The India-US nuclear deal has been caught up in a political tiff between majority Republican and minority Democrat leaders with the two blaming each other for the delay in bringing it before the Senate.
Both sides alleged that the other had blocked a unanimous consent proposal - a request to set aside a specified rule of procedure so as to expedite proceedings - that would have guaranteed Senate consideration and a final vote on the enabling bill before Congress adjourns for the November elections.
Republican Majority Leader Bill Frist said "colleagues on the other side of the aisle" had objected to his offer of a unanimous consent agreement to ensure that the Senate could complete consideration of the US-India Civil Nuclear Cooperation legislation in a reasonable period of time.
Claiming that the boot was on the other leg, Senate Democratic Leader Harry Reid said, "unfortunately, the Republican Leader had objected" to his proposal.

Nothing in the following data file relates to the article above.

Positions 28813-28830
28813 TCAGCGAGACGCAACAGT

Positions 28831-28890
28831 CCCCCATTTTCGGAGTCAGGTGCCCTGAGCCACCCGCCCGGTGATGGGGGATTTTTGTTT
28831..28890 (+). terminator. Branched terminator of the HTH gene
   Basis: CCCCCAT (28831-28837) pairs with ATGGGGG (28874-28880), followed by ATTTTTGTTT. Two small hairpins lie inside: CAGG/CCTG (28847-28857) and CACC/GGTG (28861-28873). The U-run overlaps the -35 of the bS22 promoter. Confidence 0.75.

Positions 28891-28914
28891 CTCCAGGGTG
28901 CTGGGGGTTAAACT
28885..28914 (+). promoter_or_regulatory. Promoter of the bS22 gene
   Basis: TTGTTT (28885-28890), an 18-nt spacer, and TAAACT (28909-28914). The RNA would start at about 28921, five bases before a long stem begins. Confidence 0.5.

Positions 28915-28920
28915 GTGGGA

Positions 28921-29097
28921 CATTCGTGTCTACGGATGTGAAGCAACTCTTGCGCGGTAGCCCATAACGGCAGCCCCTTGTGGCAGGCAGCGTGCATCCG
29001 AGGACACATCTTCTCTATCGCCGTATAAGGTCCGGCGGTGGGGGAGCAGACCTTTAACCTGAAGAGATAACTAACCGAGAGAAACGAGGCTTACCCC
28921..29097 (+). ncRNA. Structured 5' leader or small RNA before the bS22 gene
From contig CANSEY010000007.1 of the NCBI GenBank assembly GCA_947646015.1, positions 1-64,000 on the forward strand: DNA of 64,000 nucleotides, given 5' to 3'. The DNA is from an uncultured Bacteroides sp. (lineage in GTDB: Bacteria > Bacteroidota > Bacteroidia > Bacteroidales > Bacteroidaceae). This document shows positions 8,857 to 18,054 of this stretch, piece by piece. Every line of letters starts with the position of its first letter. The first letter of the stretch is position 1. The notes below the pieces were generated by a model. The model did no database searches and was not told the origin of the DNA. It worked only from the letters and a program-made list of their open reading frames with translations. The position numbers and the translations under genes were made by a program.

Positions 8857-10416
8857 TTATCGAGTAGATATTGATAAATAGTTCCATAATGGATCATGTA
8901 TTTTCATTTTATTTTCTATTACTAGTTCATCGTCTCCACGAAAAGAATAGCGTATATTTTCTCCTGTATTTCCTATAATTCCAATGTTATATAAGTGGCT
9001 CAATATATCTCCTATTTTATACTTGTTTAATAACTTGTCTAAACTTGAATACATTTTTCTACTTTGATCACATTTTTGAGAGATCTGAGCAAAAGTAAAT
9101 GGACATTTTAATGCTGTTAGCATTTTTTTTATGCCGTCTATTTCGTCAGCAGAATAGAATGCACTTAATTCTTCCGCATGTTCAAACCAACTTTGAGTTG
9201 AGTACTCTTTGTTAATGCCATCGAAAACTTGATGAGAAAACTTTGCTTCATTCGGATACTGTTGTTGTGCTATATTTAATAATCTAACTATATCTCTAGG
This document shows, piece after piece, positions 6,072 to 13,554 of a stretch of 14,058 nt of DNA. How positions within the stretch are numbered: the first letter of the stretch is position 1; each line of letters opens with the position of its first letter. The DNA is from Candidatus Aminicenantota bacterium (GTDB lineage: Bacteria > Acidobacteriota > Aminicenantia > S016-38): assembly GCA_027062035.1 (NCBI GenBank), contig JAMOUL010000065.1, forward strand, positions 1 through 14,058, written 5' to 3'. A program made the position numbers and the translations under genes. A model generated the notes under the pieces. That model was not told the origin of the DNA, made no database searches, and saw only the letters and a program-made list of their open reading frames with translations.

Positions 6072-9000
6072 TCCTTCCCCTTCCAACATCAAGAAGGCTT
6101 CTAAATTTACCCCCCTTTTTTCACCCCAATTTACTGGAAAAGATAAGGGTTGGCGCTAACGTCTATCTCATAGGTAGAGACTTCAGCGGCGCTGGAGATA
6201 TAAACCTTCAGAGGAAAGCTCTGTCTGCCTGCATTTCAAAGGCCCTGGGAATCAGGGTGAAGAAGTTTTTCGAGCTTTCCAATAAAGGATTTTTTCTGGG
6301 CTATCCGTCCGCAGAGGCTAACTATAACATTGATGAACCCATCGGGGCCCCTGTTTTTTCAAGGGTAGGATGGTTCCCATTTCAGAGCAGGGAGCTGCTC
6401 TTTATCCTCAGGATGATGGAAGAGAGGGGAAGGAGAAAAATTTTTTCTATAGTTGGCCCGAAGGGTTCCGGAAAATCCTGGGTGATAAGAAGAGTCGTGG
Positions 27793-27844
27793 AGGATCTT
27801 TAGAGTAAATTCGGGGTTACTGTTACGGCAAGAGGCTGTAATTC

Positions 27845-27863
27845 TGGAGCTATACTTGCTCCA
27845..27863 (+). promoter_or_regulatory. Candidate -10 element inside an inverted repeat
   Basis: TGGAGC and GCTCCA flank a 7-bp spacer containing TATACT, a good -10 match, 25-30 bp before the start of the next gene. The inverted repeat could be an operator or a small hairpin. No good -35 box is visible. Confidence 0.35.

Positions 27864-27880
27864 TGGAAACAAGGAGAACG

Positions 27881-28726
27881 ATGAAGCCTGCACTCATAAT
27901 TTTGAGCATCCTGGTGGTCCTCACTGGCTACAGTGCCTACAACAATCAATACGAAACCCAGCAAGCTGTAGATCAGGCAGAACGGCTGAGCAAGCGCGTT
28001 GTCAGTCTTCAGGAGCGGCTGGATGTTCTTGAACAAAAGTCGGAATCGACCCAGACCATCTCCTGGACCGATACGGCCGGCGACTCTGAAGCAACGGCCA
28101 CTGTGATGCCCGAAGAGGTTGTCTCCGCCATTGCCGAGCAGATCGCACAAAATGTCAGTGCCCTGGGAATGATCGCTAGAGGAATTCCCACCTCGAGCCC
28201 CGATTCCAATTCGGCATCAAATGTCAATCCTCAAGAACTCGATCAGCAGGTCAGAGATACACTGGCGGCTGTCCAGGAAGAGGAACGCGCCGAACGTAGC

The facts are that Republican differences over the substance of the bill have delayed its consideration and some of those disagreements have still not been resolved, as he had learned in his discussions with Senator Frist, he said.
He was responding to Frist's "call on my Democratic colleagues to work with us to develop a unanimous consent agreement to enable the Senate to consider this important measure on the floor this week."
Senate Democrats have been strong supporters of the US-India Civil Nuclear Cooperation bill since the administration announced this proposal in March and the Senate Foreign Relations Committee approved it in June, Reid said.
Unfortunately, since this bill was favourably acted on by the Foreign Relations Committee, the Republican leader chose to bring 16 different legislative matters to the Senate floor rather than this important legislation, which is critical to the US-India relationship, he said.
"I do believe it is important for the Senate to act on this matter without further delay. Its passage would mean so much to the vitally important US-India relationship. I pledge to do what I can to ensure that we do just that. I hope the Majority Leader will not pass up yet another opportunity to get this bill done," Reid said.
Frist too said the enactment of this legislation is critical to advancing US-India relations and will help create export opportunities for American businesses.
"We need time to work out the differences with the companion legislation passed by the House. Therefore, the Senate cannot afford to wait until November to pass this critical piece of legislation," he pointed out.